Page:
Watch for These "Gotchas" When Reviewing Quarterly Reports
Changing consumer and business behavior as the Covid-19 pandemic took hold are now causing atypical comparisons to past periods.
As we expected, results for many companies reporting their second quarters of 2021 cannot be taken at face value. Changing consumer and business behavior as the Covid-19 pandemic really took hold in the second quarter of 2020 are now causing atypical comparisons to past periods when times were more “normal” than the present.
For some companies, the pandemic brought opportunities for increased sales and profits, while others faced closures, employee layoffs, and hits to their income statements. Though the U.S. fell into a recession in mid-2020, not all companies in industries traditionally considered economically sensitive were adversely affected. 2020 marked the start of unusual times (and we are nowhere near their conclusion).
In analyzing company results for the second quarter, we have seen many companies offering comparisons not only to the same quarter last year, but to the same quarter two years ago, often accompanied by an annualized rate of change. This is a terrific way to add context to the numbers, and we applaud those companies that have offered this information.
Wall Street being Wall Street, though, often rewards companies for posting big gains over the last year, even if those gains come from a period of depressed results and the current year might best be categorized as a return to normalcy and not especially remarkable. Press releases that proclaim record results and impressive growth rates.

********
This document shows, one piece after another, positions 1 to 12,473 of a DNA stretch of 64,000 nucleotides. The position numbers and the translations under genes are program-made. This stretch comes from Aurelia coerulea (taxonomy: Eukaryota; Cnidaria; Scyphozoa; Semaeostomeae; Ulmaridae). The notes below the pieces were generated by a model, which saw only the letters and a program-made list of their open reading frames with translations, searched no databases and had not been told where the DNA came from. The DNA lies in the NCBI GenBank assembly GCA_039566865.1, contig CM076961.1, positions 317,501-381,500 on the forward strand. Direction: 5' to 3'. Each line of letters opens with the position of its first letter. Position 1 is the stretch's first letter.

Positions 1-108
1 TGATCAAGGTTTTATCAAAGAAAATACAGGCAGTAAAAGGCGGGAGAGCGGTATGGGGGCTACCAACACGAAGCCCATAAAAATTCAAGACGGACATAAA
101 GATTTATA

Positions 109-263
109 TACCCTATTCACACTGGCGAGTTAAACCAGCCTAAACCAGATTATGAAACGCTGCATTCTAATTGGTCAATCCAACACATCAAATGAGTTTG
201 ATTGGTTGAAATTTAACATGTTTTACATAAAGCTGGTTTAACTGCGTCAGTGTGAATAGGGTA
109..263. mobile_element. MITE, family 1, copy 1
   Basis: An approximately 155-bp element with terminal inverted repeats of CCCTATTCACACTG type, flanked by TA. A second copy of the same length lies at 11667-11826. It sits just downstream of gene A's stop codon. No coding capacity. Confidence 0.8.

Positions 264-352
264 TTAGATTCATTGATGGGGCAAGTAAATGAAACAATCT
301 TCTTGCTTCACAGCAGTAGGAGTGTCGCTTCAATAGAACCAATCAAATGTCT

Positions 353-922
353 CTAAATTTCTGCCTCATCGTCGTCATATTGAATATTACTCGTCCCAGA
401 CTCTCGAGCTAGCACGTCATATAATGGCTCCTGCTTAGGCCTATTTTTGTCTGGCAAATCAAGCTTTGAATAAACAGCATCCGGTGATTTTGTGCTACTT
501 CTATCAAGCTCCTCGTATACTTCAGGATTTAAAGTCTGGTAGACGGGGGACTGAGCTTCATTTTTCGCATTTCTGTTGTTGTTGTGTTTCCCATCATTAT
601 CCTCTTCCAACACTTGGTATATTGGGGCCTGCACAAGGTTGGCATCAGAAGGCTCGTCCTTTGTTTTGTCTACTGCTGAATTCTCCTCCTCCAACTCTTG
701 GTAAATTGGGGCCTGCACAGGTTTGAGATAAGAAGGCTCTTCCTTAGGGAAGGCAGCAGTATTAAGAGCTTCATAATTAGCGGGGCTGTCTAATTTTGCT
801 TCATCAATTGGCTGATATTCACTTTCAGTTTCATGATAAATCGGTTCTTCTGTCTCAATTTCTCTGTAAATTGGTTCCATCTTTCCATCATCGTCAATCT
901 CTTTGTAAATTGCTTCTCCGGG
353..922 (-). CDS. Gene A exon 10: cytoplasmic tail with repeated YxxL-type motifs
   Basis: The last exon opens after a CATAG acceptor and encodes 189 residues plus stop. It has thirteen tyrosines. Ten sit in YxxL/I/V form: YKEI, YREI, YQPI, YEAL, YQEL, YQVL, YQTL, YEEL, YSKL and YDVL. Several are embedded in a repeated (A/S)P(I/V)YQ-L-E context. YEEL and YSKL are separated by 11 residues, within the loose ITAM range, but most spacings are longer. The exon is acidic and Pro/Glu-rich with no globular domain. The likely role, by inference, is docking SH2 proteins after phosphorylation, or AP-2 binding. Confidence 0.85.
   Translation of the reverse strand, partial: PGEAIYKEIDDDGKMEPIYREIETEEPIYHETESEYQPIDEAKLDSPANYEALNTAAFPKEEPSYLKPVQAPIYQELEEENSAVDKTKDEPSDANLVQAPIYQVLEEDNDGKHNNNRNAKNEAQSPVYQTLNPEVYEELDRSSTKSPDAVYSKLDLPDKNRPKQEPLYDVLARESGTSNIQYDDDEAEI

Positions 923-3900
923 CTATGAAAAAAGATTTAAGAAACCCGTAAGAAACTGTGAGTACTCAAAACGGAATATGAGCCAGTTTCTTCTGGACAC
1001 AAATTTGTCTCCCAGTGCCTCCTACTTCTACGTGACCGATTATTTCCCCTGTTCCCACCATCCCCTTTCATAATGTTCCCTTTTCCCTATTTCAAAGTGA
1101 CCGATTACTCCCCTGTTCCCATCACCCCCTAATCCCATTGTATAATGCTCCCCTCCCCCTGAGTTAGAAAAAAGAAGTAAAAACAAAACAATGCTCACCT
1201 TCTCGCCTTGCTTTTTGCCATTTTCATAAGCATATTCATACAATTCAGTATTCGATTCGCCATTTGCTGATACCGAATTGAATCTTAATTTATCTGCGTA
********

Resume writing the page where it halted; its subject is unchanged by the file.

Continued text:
In other cases, companies are penalized for showing lower growth compared to the same quarter 2020, even though the 2020 quarter saw the company reaching a high point primarily due to the unique times. When considering the gains made since 2019 for many of these companies, the slower growth shown for the most recent quarter is understandable and not problematic, despite what the rest of the market might think.
From our perspective, it’s imperative to dive deeper into a company’s results to understand the longer-term trends, and focus on those factors that determine the likely path that the company might follow in the future. In each issue of the SmallCap Informer, we update subscribers on companies that have reported results since the prior issue, and you can count on our analysts to give you the proper perspective so you can make the best decisions for your stock portfolio.
- DOUG GERLACH
Reprinted from the October 2021 issue of the SmallCap Informer.